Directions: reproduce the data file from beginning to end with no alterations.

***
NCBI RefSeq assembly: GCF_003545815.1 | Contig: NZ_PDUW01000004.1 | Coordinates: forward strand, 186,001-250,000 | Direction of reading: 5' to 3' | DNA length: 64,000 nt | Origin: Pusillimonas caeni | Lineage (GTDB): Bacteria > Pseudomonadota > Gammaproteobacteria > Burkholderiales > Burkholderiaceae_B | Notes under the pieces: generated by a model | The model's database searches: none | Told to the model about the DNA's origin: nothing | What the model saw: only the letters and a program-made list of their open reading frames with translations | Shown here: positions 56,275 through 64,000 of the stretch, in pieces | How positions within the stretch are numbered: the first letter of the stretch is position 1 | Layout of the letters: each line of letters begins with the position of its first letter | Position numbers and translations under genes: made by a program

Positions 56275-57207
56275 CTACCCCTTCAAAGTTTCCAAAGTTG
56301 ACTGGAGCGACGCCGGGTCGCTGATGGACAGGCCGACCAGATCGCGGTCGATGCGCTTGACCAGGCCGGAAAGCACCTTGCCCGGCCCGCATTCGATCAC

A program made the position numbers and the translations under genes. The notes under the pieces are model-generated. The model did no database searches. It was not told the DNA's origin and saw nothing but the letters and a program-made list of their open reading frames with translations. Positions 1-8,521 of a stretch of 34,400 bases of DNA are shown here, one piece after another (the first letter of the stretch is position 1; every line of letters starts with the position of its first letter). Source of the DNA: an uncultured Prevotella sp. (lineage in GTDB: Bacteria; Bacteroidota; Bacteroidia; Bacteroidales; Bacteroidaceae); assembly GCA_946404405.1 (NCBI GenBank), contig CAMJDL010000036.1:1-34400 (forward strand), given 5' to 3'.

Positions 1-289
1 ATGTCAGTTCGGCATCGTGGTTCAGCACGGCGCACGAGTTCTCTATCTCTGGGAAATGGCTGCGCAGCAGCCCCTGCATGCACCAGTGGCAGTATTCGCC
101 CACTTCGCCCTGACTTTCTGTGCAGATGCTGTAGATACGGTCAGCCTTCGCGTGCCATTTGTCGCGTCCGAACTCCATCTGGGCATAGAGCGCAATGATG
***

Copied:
NCBI RefSeq assembly: GCF_003545815.1 | Contig: NZ_PDUW01000004.1 | Coordinates: forward strand, 186,001-250,000 | Direction of reading: 5' to 3' | DNA length: 64,000 nt | Origin: Pusillimonas caeni | Lineage (GTDB): Bacteria > Pseudomonadota > Gammaproteobacteria > Burkholderiales > Burkholderiaceae_B | Notes under the pieces: generated by a model | The model's database searches: none | Told to the model about the DNA's origin: nothing | What the model saw: only the letters and a program-made list of their open reading frames with translations | Shown here: positions 56,275 through 64,000 of the stretch, in pieces | How positions within the stretch are numbered: the first letter of the stretch is position 1 | Layout of the letters: each line of letters begins with the position of its first letter | Position numbers and translations under genes: made by a program

Positions 56275-57207
56275 CTACCCCTTCAAAGTTTCCAAAGTTG
56301 ACTGGAGCGACGCCGGGTCGCTGATGGACAGGCCGACCAGATCGCGGTCGATGCGCTTGACCAGGCCGGAAAGCACCTTGCCCGGCCCGCATTCGATCAC

A program made the position numbers and the translations under genes. The notes under the pieces are model-generated. The model did no database searches. It was not told the DNA's origin and saw nothing but the letters and a program-made list of their open reading frames with translations. Positions 1-8,521 of a stretch of 34,400 bases of DNA are shown here, one piece after another (the first letter of the stretch is position 1; every line of letters starts with the position of its first letter). Source of the DNA: an uncultured Prevotella sp. (lineage in GTDB: Bacteria; Bacteroidota; Bacteroidia; Bacteroidales; Bacteroidaceae); assembly GCA_946404405.1 (NCBI GenBank), contig CAMJDL010000036.1:1-34400 (forward strand), given 5' to 3'.

Positions 1-289
1 ATGTCAGTTCGGCATCGTGGTTCAGCACGGCGCACGAGTTCTCTATCTCTGGGAAATGGCTGCGCAGCAGCCCCTGCATGCACCAGTGGCAGTATTCGCC
101 CACTTCGCCCTGACTTTCTGTGCAGATGCTGTAGATACGGTCAGCCTTCGCGTGCCATTTGTCGCGTCCGAACTCCATCTGGGCATAGAGCGCAATGATG